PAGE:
Finding fresh fruits and vegetables when they’re in season can be a challenge. Trying to turn them into meals can be a bigger challenge if you’re not feeling the culinary creativity. Don’t let prime fruits and veggies go to waste when you’re drawing a bland blank. Read on for ways to add August in-season fruit and veg into meals.
For camping “ The amount of meal prep and cooking required for a healthy camp dinner is usually cringe-worthy.
But you don’t have to resort to hot dogs, s’mores and individually-packaged cereal (without milk) for an entire weekend. Watermelon is perfect for a day at the beach. A cut watermelon will provide for a lot of people, and bonus: you’re less likely to get dehydrated if you’re snacking on it all day.
Stuffed bell peppers are a delicious break from pre-packaged meat. Hollow out peppers and stuff them with the filling of your choice, like mushrooms and precooked shrimp, or tomatoes and goat cheese. Wrap them in tinfoil and let them snuggle up to the campfire coals to cook.
If you want to get really healthy, substitute goat cheese for ricotta as it’s lower in fat, and add spinach to your tomato mix to add a hit of iron. The spinach/tomato mix is especially beneficial as the vitamin C in tomatoes helps the body absorb more iron than it would from spinach alone.
For lunches “ Fruit is great as a snack or lunch side at work, but apples and bananas can get dull day after day.
Try throwing an apricot or blueberries in your lunch. Apricots are rich in vitamin A, which improves vision and helps prevent skin diseases (including acne!). Blueberries have lots of fibre and vitamin C, and have been consistently rated as one of the fruits highest in antioxidants.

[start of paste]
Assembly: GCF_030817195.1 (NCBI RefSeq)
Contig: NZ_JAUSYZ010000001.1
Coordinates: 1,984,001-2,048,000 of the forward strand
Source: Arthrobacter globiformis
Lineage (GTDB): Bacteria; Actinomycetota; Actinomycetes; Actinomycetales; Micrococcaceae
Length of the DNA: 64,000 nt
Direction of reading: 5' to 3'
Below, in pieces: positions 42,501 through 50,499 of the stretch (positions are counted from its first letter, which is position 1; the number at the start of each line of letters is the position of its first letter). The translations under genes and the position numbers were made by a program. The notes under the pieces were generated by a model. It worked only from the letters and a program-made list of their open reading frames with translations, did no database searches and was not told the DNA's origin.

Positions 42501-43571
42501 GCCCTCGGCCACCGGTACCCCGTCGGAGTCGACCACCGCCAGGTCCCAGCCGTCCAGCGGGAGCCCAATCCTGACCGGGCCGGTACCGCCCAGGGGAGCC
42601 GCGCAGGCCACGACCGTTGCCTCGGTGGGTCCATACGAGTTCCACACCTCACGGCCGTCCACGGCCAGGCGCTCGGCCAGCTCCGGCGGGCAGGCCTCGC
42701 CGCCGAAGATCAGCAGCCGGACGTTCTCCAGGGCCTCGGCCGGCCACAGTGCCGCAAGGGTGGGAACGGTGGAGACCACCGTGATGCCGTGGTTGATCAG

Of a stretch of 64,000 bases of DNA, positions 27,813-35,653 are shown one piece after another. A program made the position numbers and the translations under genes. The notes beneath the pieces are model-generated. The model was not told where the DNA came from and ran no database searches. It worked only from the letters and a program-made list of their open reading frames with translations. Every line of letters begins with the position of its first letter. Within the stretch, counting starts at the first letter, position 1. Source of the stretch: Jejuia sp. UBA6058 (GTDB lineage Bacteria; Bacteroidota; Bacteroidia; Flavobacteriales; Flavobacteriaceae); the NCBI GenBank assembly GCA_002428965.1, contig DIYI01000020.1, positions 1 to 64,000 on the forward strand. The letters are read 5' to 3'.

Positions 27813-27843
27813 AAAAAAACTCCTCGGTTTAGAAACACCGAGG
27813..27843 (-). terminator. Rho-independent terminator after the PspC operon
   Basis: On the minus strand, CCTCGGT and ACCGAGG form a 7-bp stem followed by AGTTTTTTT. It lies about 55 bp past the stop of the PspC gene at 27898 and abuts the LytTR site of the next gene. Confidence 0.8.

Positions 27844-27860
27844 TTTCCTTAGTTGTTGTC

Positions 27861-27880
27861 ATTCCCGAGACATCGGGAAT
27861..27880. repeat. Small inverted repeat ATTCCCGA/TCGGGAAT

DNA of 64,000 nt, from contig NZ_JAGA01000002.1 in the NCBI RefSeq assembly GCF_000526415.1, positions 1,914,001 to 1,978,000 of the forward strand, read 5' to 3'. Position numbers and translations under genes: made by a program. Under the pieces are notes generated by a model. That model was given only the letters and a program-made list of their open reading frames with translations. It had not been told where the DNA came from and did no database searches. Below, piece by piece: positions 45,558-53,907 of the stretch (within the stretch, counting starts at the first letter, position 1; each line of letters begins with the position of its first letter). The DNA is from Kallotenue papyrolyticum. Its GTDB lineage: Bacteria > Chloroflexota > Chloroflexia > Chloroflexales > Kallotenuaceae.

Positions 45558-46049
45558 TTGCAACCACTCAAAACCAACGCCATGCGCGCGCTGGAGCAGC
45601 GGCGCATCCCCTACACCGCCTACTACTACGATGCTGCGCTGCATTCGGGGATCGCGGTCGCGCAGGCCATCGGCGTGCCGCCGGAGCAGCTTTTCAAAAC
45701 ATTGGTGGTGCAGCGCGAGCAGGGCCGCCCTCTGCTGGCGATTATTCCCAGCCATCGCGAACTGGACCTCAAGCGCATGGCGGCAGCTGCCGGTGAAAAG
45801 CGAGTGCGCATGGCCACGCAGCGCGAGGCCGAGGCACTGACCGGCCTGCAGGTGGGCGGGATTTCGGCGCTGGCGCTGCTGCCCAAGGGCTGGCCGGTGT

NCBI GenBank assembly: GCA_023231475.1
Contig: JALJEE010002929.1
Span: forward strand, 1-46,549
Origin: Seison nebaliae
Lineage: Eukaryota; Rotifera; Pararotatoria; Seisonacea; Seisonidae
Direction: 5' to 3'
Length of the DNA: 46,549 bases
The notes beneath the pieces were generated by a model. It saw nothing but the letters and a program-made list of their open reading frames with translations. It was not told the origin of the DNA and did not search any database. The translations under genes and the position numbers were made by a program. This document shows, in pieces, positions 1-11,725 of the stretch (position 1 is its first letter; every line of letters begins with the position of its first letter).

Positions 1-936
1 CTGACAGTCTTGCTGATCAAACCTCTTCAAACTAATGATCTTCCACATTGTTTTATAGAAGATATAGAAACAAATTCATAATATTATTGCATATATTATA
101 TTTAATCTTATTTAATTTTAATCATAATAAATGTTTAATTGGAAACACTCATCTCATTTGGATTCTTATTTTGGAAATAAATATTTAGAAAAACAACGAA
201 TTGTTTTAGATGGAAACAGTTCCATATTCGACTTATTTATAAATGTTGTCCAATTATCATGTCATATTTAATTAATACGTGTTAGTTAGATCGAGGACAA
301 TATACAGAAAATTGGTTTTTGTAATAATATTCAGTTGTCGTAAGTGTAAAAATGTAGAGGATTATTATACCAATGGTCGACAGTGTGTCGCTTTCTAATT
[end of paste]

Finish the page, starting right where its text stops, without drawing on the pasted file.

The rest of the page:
If you want to get really healthy, combine the two by slicing up the apricot to make a fruit salad.
For dinner time – Pureeing vegetables is a great way to bump up nutrition in creamy comfort food without sacrificing flavour or texture.
Pureed cauliflower is perfect for mac n’ cheese because of its colour (it’ll blend with white or regular cheddar) and sweet flavour. Cauliflower is full of vitamin C, which produces collagen and helps heal wounds, and the puree makes mac n’ cheese creamy in a way you just can’t get with cheese alone. Try adding grated nutmeg to the cauliflower to give it a nutty spiced flavour; it’s the same spice used in bé©chamel (white cream) sauce.
My favourite way to make risotto is with pureed peas. Green peas are only freshly available from June to July, but snow peas will work just as well. The puree makes your risotto even creamier and substitutes a lot of the butter and cheese you’d usually need to get the same result. Try pureeing the peas with fresh basil, mint or dill for different flavours.
If you want to get really healthy, substitute the peas for pureed Swiss chard or spinach, which offer more minerals like iron, magnesium and potassium than snow peas.
All around all stars “ Leeks and tomatoes are versatile in flavour and texture and can be used in virtually any meal.
Used together or separately, they are fantastic in soups, quiches, pies, pasta or rice, salads or as stand-alone side dishes. They also add flavour to sauces or dips like guacamole or hummus.
Tomatoes have a unique flavour that just can’t be compared with other produce. They can be cut or pureed to go with just about anything, but they can work well as the main ingredient, too. Try stuffing tomatoes, or a simple tomato basil salad with balsamic vinegar. Tomatoes are rich in vitamins A and C.
Anywhere you would use onion or garlic, try leeks instead. Their flavour is milder than garlic and sweeter than onion but still adds a bit of a kick. Leeks also offer vitamin A as well as vitamin K, which helps improve bone density and prevent the hardening of arteries.